23. Anonymous says:

    So let me get this straight: you finally come into a little bit of money for the first time in your life, so you buy expensive new appliances, toss money at someone else to figure out how to install it for you, and congratulate yourself for “buying local”? You sound like one of those damned “yuppies” you talk about so much.

  24. Jim says:

    @23: You’re bitter. Lighten up.

  25. kcbelles says:

    I never understand why folks like Editor K & Anon #23 come to a blog if they don’t enjoy reading the content. Good grief – it’s his blog; he can write whatever and however he damn well pleases. Don’t like it; don’t come back. That simple. Jeez.

    And I’ve seen poor writing. I used to read fan fiction until I couldn’t take the bad grammar and just general bad writing. Once in a while, you’d find a gem, but after I determined it wasn’t worth it, I don’t go back. Steve’s stuff? I’ve not noticed a lot of errors in his writings. Sure, occasionally; who’s perfect? And who cares? Since the majority is well written, oftentimes I don’t even catch whatever they’re grousing about.

    Glad to see you’re not letting the negativity get to you, Steve – I, for one, am always glad to find a new post.

  26. John says:

    Hey Steve, good post!

  27. Aussie Ben says:

    It’s funny you should mention that Reservior Dogs scene.

    I’ve found myself using that scene in arguments both for and against tipping.

    In most cases though, I’ve ended up quoting the line “cough up a buck, ya cheap bastard!”.

  28. Anonymous says:

    @25, @23 never said they didin’t enjoy reading the content, they were pointing out an issue with the content. These comments are not just a place for people to gush about how great Steve is, it’s a place for conversation about the content and his writing.

  29. xKitchenstaff says:

    @25, @23 never said they didin’t enjoy reading the content, they were pointing out an issue with the content. These comments are not just a place for people to gush about how great Steve is, it’s a place for conversation about the content and his writing.
    BTW, I agree with PK that a bottle would have been more appropriate given your relationship.

  30. bohica says:

    Waiter does readers a favour by leaving comments open. There are rare grammatical errors; what you find are a FEW typing errors. Big deal. If you don’t like it, why come read? Most of us read for content: good old entertainment.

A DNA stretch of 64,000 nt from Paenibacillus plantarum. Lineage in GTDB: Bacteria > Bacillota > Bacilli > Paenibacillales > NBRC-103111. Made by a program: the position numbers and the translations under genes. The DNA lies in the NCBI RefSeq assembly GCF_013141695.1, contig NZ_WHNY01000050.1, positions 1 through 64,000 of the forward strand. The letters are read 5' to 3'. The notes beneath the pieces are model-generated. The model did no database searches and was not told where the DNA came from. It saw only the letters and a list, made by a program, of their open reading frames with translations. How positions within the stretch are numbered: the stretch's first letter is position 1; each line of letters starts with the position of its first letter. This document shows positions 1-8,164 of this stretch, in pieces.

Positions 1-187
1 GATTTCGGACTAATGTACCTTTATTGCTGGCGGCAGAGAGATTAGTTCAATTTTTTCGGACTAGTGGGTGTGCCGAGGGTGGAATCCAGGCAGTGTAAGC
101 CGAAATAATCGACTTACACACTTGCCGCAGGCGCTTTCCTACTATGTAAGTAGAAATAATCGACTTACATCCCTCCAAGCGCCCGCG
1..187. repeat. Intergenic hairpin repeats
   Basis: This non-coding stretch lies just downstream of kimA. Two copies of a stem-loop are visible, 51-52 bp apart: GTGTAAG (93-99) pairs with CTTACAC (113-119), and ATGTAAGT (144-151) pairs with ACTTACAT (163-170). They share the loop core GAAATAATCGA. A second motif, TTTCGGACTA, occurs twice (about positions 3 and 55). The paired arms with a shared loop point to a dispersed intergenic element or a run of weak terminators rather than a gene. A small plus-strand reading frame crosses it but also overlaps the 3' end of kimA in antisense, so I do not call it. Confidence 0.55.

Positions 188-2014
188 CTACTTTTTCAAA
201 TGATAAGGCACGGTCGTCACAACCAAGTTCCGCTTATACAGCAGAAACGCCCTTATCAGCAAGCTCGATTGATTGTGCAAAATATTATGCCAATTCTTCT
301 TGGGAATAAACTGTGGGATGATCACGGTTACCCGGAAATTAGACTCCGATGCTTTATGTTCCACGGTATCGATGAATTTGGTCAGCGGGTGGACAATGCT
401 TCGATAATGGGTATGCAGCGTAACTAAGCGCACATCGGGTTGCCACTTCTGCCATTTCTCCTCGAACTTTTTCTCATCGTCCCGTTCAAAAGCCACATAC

xKitchenstaff, seriously, you had to post twice? You should talk: PROOFREADING IS OUR FRIEND.

    @#2, I have never heard someone try so hard to make himself something he’s not. I’m betting Waiter will do just fine without you buying his book.

  31. Gerald says:

    I suspect it’s a cultural thing, but living in a non-tipping country, my response to this same situation would be quite different. Either I would have acutally gone with him for a few drinks and paid for them, or done so the next time I saw him out, or have had a few in the fridge ready to share.

    Although it seems similar to tipping, its different. Not only are you spending money, but you are spending time and listening. In my culture a $20 tip in the way the waiter gave it would be seen as almost offensive and degrading. It would say although you have just done me a favour out of friendship taking you considerable time, my time is to important to spend with you and I’m just going to buy you off with cash.

  32. Vidya says:

    Love your site. Such a treat to read.

  33. Bob Dobbs says:

    A couple of the bolts holding on our refrigerator door sheered off sometime back. Since it was on extended warranty, I called for service. And a guy came out and took care of it.

    The frig’ door was mounted on the right at that time, and it would have been more convenient to mount it on the left. I asked the guy about it — it wasn’t warranty work — and he said the company would charge me $30. And then he smiled and went ahead and just did it, which took all of five minutes.

    So I tipped him half. Tipping when a worker does something for you that they don’t have to is more than thanks for a job well done — it’s acknowledgment of one person going outside the strict bounds of his job to do the right thing for another person. It’s even more praiseworthy when they _don’t_ know you.

  34. Snoopy says:

    Like this post.

    Seems as if you are digging into the deeper social meanings behind tipping and money exchange.

    I wonder if you have read The Gift by Lewis Hyde. A well regarded tome on the subject of barter, gift giving and cash that is surprisingly beautiful and poetic.

  35. Jennifer says:

    Geez. I think we could keep this more lighthearted. This situation confuses me a little. I have always been told you do not tip electricians, carpenters, plumbers, and other craftsmen – this seems to fit that situation.

    Steve, in your book could you think about writing about tipping “activity” people. Examples include assistants on sailing / SCUBA diving cruises, trail leaders for horseback riding, etc. These activities are already so expensive, tipping seems excessive.

  36. Carole Flynn says:

    Hey WR: I’ve never bought a new air conditioner either, but let me know how you make out with yours. I don’t know whether it’s being cheap, stupid, or a procrastinator, but buying an air conditioner has always been last on my priority list. Perhaps it’s a combination of all three and undoubtedly much more since we (my husband and I) actually have central air (“What?” you say), and we still use one of those units in our bedroom. I digress unnecessarily. I’m really trying to kick that habit, so back to the air conditioners.

    The source of my problem dates back to my childhood (don’t worry; this isn’t yet another tortured soul’s memoir excerpt about a messed up childhood). Not that I couldn’t go there. My stepfather, Hank, was an engineer.